Free-range

posted Oct 11, 2017, 12:49 PM by Laurie Vent
    I have enjoyed reading the book, How to Raise an Adult: Break free of the overparenting trap and prepare your kid for success by Julie Lythcott-Haims. She did a lot of research and includes commentary from many experts as well as stories of personal experiences. In one chapter, she talked about "free-range kids" and how there was an elementary school that held a "free-range project". With parent permission, students were allowed to pick something they wanted to do on their own that they had never been allowed to do on their own before. Choices ranged from biking or walking alone, to going into a store to buy something on their own, to cooking a meal for themselves or the family. There was lots of student testimony about how it made them feel proud and more confident. 
    I couldn't help myself - this made me laugh. Then it made me sad. Some of my best memories of childhood are the times when my friends, my siblings and I would bike a mile to the creek with some food we packed ourselves and we would explore and play all day and not come back until dinner. Or we would hike through the woods of southern Ohio, finding hidden meadows, building elaborate forts and gorging ourselves on blackberries. I definitely had a "free-range" childhood.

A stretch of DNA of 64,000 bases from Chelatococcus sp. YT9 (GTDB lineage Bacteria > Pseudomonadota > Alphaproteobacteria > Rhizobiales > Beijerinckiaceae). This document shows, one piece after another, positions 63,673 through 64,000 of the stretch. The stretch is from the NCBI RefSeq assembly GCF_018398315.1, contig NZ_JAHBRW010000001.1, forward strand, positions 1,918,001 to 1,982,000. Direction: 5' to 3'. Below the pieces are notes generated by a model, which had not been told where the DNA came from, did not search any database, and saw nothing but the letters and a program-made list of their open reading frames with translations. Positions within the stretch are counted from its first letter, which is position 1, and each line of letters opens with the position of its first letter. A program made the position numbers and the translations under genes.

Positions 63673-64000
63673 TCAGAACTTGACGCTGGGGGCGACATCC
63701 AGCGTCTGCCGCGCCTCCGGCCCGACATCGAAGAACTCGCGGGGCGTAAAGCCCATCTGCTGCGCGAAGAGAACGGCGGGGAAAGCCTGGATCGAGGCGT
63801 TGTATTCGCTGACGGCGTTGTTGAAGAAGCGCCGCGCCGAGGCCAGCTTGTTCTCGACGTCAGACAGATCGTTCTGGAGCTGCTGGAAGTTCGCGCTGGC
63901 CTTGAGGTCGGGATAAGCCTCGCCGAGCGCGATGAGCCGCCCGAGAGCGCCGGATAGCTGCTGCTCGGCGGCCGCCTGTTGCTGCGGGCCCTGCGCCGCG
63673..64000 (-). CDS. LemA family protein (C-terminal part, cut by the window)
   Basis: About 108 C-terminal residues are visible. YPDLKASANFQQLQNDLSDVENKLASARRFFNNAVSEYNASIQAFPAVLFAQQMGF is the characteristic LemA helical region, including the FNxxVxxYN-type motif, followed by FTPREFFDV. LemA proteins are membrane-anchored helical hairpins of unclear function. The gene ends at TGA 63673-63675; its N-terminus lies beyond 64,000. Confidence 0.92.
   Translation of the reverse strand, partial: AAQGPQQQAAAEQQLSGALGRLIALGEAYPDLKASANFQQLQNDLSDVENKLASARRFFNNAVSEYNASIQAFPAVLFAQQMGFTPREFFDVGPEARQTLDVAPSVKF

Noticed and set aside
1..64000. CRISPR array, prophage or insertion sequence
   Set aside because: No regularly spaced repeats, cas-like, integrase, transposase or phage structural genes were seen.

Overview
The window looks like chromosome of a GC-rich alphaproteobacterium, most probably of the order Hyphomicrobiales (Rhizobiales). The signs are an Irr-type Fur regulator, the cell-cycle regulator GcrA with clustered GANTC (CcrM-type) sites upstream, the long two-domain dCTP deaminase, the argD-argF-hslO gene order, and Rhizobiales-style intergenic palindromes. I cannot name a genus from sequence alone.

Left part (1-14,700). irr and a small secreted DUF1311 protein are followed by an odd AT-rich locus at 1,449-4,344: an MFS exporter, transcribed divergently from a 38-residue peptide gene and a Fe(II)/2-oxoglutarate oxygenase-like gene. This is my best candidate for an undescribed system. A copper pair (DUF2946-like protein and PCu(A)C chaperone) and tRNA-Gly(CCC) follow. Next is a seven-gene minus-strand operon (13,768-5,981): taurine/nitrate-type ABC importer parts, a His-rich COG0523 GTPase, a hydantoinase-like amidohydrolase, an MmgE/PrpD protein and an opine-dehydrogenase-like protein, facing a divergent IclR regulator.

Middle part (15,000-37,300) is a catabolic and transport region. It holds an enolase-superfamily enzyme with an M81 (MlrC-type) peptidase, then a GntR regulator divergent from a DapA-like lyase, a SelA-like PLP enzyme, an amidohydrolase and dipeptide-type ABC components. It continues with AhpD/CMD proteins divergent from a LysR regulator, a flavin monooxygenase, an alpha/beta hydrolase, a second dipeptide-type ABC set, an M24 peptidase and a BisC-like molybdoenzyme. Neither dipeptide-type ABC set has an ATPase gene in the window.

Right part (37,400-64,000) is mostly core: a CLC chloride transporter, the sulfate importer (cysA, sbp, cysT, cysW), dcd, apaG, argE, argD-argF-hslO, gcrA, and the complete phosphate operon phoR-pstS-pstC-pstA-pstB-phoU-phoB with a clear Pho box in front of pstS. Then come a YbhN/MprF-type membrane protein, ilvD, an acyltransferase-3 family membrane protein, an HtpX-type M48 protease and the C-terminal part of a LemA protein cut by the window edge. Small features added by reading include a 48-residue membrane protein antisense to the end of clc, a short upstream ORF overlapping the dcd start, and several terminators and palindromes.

Much of my own children's upbringing would be considered "free-range". They were still in elementary school when they were allowed to bike or hike to friends and grandparents' homes a mile or two away. They spent whole days building forts and would even spend the night in them. If they wanted to ride to school with me, rather than the bus, they only got as far as South School - no matter the weather they had to walk the rest of the way to St. Peter's or Union.
    Today, many parents worry so much that they do everything for their children. Children need to learn that they are not helpless - they are capable of taking care of themselves and are able to do many things on their own. Allowing freedom within limits gives children purpose and confidence in themselves. 
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